Don't hold me to it, but I've been thinking that
St Paul could be
described as "the rebel Christian."
He once described himself as "one born abnormally" (the old CCD translation of 1 Corinthians 15:8 rendered it "born out of due time").
Unlike the Twelve, Paul did not accompany Jesus on his travels nor share his everyday earthly life. Paul did not hear him teach nor witness his miracles. Paul was not there when he died and rose again.
It is not, however, his lack of "a lived experience" of Jesus that makes Paul a rebel. Rather it is his thinking outside the primitive circle of Jesus' followers. His call came after Jesus' resurrection, when Saul the Pharisee was trying to preserve Judaism from Christian influence. His call, in that context, led him to interpret Jesus and the Gospel beyond the confines of Judaism. His "conversion" was a movement from Pharisee-Judaism to Christian-Judaism which included a new openness to the whole world.
In his letter to the Galatians Paul writes of his initial reception of the Gospel. The Greek expression he uses in Galatians 1:12 can be understood in the sense that he received the Gospel not from a human being but from Jesus himself. It was, he said, not a lesson he memorized but rather a revelation apart from the other apostles. He was thinking (please excuse the cliche) "outside the box."
As a consequence Paul looked at Jesus from a different point of view and saw a Gospel that was global, a universality the other apostles were slow to recognize.
Even though he was a Pharisee, steeped in the Law, when Saul became Paul, he took on an ecumenical vision. Jesus may have been a Jew, he may have exercised his ministry in Jewish circles, he may have fulfilled the Jewish expectation of a messiah, but when Paul experienced Jesus he saw him embracing the whole world.
He did not give up on his Jewish roots, but he was unwilling to confine Jesus' ministry and message to one sect, one nation, one time in history. He was willing to let Peter be the apostle to the Jews, but for himself he accepted the challenge of being an apostle to the rest of the world.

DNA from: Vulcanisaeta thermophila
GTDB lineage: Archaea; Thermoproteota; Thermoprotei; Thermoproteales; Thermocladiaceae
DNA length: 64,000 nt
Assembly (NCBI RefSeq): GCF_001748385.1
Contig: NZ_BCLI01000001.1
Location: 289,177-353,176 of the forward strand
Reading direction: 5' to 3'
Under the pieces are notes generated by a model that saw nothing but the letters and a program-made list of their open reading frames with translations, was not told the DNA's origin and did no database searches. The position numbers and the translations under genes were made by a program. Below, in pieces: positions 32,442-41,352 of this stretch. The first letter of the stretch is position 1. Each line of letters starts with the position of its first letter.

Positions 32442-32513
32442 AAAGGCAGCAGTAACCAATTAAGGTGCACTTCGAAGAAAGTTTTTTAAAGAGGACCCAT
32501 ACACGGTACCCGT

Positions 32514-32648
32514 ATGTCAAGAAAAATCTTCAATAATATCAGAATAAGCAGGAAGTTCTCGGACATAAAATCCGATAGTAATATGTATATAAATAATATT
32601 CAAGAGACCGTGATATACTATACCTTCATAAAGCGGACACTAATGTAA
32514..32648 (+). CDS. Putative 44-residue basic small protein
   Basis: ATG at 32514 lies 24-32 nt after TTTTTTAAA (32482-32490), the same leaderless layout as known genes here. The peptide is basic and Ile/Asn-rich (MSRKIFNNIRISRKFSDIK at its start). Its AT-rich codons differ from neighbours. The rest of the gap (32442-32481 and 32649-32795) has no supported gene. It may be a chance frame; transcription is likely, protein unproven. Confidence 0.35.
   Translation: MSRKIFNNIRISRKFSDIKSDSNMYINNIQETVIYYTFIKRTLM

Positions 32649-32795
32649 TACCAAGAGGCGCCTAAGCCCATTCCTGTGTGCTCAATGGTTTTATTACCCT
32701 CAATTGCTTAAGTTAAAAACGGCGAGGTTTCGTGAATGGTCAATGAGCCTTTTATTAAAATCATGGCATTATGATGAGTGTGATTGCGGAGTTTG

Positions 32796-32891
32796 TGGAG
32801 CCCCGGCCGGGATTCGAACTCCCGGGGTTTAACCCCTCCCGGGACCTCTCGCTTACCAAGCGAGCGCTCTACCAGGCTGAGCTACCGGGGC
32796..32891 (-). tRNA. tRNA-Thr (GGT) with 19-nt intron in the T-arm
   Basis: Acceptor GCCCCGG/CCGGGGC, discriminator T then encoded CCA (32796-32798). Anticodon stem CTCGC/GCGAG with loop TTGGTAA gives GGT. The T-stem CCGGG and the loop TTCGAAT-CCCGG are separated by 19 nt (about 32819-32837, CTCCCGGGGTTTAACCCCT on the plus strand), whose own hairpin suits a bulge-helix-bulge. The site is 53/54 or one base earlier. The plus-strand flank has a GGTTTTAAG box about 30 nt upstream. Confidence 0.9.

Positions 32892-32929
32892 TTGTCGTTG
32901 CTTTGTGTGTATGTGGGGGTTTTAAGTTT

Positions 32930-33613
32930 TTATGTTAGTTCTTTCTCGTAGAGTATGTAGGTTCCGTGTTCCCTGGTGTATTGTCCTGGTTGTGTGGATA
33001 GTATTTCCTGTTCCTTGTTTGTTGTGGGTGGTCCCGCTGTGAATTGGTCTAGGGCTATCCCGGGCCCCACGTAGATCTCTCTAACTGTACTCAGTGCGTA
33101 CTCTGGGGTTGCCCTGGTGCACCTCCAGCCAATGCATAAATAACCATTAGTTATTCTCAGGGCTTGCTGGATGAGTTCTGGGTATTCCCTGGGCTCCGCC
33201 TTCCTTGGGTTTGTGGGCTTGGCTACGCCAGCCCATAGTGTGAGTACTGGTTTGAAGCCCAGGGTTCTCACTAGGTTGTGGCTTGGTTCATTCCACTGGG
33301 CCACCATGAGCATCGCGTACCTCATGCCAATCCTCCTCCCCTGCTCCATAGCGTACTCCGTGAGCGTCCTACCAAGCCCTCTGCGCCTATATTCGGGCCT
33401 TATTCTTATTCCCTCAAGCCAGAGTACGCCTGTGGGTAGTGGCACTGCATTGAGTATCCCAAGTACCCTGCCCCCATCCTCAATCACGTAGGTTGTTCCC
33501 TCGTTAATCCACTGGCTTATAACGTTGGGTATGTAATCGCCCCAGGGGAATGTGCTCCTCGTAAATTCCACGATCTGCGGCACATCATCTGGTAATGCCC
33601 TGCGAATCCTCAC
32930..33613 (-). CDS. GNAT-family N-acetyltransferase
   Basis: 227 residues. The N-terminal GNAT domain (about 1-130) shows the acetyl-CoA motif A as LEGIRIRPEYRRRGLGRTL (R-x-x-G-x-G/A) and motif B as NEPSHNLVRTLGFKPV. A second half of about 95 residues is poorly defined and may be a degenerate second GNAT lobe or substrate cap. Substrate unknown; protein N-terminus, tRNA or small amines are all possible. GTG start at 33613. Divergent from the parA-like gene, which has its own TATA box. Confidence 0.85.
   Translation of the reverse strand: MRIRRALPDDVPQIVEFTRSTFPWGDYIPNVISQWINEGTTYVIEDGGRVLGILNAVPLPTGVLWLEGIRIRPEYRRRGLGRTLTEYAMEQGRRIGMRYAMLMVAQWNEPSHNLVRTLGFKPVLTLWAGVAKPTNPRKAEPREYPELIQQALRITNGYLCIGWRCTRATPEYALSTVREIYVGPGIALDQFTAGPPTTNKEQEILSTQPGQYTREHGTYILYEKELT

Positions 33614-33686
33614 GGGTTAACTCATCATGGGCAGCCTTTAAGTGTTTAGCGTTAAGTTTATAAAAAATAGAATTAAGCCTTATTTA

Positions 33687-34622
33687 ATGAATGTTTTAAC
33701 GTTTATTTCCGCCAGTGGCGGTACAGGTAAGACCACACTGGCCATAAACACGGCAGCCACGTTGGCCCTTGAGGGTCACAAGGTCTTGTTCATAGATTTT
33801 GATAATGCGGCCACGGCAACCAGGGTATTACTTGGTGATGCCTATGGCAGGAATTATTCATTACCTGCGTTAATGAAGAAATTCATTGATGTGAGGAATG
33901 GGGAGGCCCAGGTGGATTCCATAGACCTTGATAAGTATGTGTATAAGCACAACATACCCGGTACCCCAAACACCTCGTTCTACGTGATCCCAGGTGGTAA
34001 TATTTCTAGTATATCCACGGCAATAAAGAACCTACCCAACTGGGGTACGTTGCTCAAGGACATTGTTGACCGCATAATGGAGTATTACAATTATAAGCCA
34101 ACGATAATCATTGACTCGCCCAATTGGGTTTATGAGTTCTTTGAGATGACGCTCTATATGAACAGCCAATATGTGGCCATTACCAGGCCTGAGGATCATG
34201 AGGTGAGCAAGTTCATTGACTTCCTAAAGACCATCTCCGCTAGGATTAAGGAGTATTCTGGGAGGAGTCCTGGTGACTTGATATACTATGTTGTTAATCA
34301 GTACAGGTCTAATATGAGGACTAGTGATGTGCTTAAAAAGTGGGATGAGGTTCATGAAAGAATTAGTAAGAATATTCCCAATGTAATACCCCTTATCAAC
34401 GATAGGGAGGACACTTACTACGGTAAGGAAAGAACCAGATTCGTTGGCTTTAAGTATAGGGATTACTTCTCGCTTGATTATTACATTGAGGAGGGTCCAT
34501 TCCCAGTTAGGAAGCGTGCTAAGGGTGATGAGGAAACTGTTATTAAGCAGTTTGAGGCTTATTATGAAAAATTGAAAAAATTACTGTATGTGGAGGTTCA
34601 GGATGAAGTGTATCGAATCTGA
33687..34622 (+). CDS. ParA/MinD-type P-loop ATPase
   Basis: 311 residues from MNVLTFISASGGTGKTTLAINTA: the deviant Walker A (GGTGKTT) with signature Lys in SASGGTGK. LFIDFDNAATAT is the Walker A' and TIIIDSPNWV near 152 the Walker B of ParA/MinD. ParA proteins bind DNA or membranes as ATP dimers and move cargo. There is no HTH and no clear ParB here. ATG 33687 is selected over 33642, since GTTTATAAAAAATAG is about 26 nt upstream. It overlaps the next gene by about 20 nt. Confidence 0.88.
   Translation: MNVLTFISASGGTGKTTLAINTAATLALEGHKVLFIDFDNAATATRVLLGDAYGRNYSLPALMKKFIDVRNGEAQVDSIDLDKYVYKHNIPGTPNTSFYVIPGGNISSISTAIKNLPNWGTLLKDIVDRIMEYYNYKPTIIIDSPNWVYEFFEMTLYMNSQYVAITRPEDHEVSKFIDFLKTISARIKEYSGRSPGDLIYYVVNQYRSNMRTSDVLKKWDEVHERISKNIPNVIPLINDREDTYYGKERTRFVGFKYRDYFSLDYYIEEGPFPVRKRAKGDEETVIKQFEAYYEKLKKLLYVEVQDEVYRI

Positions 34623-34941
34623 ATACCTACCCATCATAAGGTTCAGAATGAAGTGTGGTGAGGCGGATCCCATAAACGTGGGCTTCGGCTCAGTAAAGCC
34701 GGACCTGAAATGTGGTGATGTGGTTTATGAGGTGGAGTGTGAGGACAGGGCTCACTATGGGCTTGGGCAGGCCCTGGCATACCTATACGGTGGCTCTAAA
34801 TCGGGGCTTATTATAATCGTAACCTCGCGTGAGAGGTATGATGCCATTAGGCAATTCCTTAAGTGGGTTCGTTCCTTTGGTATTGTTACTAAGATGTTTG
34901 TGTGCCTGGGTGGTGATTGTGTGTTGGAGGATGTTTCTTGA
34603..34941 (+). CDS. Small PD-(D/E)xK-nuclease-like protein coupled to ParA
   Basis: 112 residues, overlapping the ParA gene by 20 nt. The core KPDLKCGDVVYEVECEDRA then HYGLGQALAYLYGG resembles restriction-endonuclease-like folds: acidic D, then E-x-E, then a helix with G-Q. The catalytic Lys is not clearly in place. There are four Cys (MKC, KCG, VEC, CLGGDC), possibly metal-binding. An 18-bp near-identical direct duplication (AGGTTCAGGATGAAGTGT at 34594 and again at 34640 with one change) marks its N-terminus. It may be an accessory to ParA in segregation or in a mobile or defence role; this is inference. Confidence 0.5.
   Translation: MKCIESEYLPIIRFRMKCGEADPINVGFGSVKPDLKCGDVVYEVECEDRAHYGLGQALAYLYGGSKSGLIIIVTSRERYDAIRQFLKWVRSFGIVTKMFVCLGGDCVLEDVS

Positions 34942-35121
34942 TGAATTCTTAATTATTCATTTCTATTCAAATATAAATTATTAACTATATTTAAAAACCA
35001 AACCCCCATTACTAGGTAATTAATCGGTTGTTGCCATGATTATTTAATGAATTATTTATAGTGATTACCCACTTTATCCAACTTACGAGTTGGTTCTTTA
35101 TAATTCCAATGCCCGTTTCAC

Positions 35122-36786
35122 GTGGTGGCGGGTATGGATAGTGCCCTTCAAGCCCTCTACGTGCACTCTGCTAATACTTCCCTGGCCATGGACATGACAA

Paul rebelled against the Jewish Christians' insistence that Gentiles had to become Jewish in order to share fully in the salvation Christ offered to the world. That clash between Paul and the Christian leaders in
Jerusalem (Acts 15) and
the resulting decision to welcome non-Jews without circumcision confirmed the
ecumenical dimension of the Gospel.
One of the early and persistent heresies confronting the early Church was the attitude (philosophy) that only a few Christians could really appreciate the Gospel and that those who have this unusual knowledge had a monopoly on salvation.
This attitude has been described as "gnostic" because it focuses on "knowledge."
Part of this gnosticism is an implied elitism, and this elitism leads to what twentieth century philosopher of history Eric Voegelin saw as a cause for a "totalitarian impulse."
In simpler terms, those who think they have all the answers tend to treat others as intellectual inferiors, demeaning their insights and discounting their lived experience.
This gnostic elitism leads to separation from others and domination over them.
Paul refused to allow Jewish Christians to think of themselves as superior to Gentile converts, and he challenged the Judaizers who tried to force Jewish ways upon them. He rebelled against any effort to chain the word of God or ration the salvation offered by Jesus Christ.
I may be wrong and perhaps should not speak of Paul as a "rebel Christian," but I cannot help but think that if he were here today he would be loud in his criticism of the way we are currently making Church.